The transformation is performed for each variable in X. (k – 1)/2 end-points on each side of the variable vector were smoothed with a reduced window of (l – 1) . 2 + 1 points, where l is the point ordinal number from either spectrum end.
Data averaging within a selected time window is similar to a respective enhancement of the spectrum acquisition time, thus enlarging the virtual sample size captured by a single measurement. However, in contrast to the measurement time adjustment, the mathematical averaging does not place any limit on the time step of data acquisition, i.e., it can be performed with a time window that is much wider than the physical step size. A positive effect of the variable smoothing for the modeling of a fermentation process data has been reported (Skibsted et al., 2001).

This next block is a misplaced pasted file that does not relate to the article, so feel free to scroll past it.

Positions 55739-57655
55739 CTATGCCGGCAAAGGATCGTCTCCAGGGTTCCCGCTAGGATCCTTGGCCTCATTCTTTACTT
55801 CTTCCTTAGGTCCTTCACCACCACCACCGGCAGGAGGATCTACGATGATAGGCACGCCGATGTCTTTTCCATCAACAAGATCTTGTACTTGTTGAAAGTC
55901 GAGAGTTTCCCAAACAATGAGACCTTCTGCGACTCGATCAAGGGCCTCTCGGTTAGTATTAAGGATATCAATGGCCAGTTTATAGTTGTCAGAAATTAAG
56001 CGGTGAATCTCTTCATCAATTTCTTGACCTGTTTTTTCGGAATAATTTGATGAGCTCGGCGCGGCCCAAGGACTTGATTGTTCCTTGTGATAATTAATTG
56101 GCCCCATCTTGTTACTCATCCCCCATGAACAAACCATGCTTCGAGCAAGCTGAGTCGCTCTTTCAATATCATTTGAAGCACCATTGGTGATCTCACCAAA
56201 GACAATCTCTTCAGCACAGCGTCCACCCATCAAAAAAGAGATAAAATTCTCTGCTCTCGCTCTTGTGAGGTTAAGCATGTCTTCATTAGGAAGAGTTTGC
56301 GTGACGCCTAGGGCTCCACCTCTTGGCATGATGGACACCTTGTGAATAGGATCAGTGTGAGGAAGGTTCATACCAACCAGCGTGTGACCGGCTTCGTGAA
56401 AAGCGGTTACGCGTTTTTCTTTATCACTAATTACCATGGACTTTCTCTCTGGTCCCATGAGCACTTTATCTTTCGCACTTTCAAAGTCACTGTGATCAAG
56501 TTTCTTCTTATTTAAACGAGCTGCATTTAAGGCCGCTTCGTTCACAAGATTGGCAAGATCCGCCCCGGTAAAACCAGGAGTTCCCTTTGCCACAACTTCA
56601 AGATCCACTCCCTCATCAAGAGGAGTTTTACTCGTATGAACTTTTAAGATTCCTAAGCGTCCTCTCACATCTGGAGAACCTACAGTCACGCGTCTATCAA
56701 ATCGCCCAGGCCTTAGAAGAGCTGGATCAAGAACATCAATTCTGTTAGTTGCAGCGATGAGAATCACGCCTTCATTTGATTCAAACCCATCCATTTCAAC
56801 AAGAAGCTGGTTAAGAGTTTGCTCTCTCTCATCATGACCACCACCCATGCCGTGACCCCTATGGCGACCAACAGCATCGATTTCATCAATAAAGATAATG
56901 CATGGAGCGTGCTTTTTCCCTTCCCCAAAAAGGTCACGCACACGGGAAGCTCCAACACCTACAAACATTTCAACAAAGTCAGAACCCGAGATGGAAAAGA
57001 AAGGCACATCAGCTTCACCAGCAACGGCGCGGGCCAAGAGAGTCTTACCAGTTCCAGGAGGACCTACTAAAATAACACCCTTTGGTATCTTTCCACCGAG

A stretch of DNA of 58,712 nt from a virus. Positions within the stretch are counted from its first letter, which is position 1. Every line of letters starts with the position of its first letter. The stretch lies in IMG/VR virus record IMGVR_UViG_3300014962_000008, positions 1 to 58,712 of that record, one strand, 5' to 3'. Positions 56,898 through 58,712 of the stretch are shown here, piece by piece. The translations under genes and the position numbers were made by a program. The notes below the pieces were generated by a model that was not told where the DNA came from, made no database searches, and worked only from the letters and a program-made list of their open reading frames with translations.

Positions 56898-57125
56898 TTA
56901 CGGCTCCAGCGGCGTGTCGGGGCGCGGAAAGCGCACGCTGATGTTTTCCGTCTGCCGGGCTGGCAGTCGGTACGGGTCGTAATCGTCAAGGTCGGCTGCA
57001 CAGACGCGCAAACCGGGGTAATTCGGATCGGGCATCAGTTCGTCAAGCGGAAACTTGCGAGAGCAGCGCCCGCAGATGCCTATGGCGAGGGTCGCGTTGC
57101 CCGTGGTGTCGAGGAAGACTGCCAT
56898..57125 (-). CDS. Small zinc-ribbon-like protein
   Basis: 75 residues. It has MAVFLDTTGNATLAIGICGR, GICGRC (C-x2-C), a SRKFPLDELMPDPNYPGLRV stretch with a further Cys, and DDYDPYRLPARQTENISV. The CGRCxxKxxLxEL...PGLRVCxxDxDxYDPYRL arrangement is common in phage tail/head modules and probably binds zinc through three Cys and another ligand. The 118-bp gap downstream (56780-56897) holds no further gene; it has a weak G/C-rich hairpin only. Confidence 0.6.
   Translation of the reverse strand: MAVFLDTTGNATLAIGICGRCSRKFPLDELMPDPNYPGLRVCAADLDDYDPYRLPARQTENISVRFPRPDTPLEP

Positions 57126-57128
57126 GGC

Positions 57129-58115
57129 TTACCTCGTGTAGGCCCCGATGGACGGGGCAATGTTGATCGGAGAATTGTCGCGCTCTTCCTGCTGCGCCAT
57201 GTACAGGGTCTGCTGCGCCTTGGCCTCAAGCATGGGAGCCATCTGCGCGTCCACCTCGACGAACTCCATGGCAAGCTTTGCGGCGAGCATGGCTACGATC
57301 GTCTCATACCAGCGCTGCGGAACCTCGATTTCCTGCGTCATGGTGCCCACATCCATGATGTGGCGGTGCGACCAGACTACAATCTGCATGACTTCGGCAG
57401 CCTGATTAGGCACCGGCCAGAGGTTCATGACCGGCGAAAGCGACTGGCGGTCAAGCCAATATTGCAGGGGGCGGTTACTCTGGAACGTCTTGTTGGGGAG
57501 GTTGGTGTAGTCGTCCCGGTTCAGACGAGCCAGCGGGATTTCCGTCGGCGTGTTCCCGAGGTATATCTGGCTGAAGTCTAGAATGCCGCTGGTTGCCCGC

Pair-wise correlations between the LOD values and the intensities at individual variables in the corresponding (closest to the sampling times) in-line spectra were analyzed in the whole wavelength range. Figure 2B presents linear correlation coefficients (r) as a function of wavelength in B03. All spectral variables exhibit a strong intensity correlation with the moisture content, even in the raw data. Eliminating the process noise using the suggested averaging method (Equation 1) results in a dramatic enhancement of r. It also looks natural that correlation maxima are observed around major water bands. However, even beyond the water absorbance regions, this correlation is very high. Thus, the lowest r observed in B03 at the short-wave end of the spectral region is still greater than 0.8 (Figure 2B); after the smoothing, this value increases to 0.98. Similar dependencies were observed for all the 25 studied batches.